Athey TW (2005)  Haplogroup prediction using an allele-frequency approach.  J Genetic Genealogy, 1:1-7.

 

Athey TW (2006)  Haplogroup prediction from Y-STR values using a Bayesian-allele-frequency approach.  J Genetic Genealogy, 2:34-39.

 

Bär W, Brinkmann B, Budowle B, Carracedo A, Gill P, Lincoln P, Mayr W, Olaisen B (1997) DNA recommendations - Further report of the DNA commission of the ISFH regarding the use of short tandem repeat systems, Int J Legal Med 110:175-176.

 

Flemish people (2007).  In Wikipedia, The Free Encyclopedia.  http://en.wikipedia.org/wiki/ Flemish_people

 

Gill P, Brenner C, Brinkmann B, Budowle B, Carracedo A, Jobling MA, de Knijff P, Kayser M, Krawczak M, Mayr WR, Morling N, Olaisen B, Pascali V, Prinz M, Roewer L, Schneider PM, Sajantila A, Tyler-Smith C (2001) DNA commission of the International Society of Forensic Genetics: recommendations on forensic analysis using Y-chromosome STRs.  Int J Legal Med 114:305-309.

 

Greenspoon SA, Scarpetta MA, Drayton ML, Turek SA (1998) QIAamp spin columns as a method of DNA isolation for forensic casework.  J Forensic Sci 43:1024-1030.

 

Lee D, Sims G, Newman J, Laad C, Smerick S, Barna C, Gross A, Butler J, Prinz M, Hartmann J, Kinsey P, Figarelli D, Ballantyne J (2004) Report on the current activities of the Scientific Working Group on DNA Analysis Methods Y-STR Subcommittee.  For Sci Comm 6(3).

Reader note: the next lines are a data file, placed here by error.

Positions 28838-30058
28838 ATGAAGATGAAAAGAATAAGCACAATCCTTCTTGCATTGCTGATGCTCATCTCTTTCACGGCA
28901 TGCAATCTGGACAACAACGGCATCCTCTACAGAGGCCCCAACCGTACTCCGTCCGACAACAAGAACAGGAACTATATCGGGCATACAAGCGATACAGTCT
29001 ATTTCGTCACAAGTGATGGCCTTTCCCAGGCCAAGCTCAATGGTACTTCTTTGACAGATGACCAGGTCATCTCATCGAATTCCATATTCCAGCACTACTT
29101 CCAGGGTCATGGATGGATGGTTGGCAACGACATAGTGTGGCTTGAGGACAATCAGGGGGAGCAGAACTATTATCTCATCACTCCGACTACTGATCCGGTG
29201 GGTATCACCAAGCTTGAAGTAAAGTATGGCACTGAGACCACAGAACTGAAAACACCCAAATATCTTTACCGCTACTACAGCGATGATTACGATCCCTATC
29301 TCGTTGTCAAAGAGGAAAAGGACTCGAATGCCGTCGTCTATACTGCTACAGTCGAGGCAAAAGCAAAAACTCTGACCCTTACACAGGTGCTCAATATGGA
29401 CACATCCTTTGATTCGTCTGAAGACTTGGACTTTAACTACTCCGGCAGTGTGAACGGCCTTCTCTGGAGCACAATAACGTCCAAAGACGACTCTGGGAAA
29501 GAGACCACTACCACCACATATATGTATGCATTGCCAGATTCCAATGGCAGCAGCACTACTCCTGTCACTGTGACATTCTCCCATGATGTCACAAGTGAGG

Mansfield ES, Robertson JM, Vainer M (1998) Analysis of multiplexed short tandem repeat (STR) systems using capillary electrophoresis.  Electrophoresis 19:101-107.

 

 

 

 


Appendix

Haplotypes of 12 Y-STR Loci in a Sample of 113 Flemish Males

Haplotype

n

DYS

19

DYS

385

DYS

389I

DYS

389II

DYS

390

DYS

391

DYS

392

DYS

393

DYS

437

DYS

438

DYS

439

Predicted

Haplo-

Group

H1

1

12

11, 14

13

29

23

10

13

13

15

12

13

R1b

H2

1

13

12, 15

13

29

22

9

11

13

14

10

12

E3b

H3

1

13

13, 14

14

30

24

9

11

13

14

10

10

E3b

H4

1

13

13, 17

13

30

24

10

11

13

14

10

12

E3b

H5

1

13

16, 17

13

31

24

10

11

13

14

10

13

E3b

H6

1

13

16, 18

13

30

24

10

11

13

14

10

13

E3b

H7

1

14

11, 11

13

29

25

10

13

13

15

12

13

R1b

H8

1

14

11, 12

13

29

23

11

13

13

15

12

12

R1b

H9

1

14

11, 13

13

28

24

11

13

13

15

12

12

R1b

H10

1

14

11, 13

13

29

23

11

13

13

15

12

12

R1b

H11

1

14

11, 13

13

29

24

11

13

13

15

12

10

R1b

H12

1

14

11, 13

13

29

24

11

13

13

15

12

12

R1b

H13

1

14

11, 14

12

28

23

10

11

13

16

10

12

I1a

H14

1

14

11, 14

13

28

23

10

13

13

15

12

11

R1b

H15

1

14

11, 14

13

28

24

11

13

13

15

12

14

R1b

H16

1

14

11, 14

13

29

23

11

13

13

14

12

12

R1b

H17

1

14

11, 14

13

29

23

11

13

13

15

12

12

R1b

H18

1

14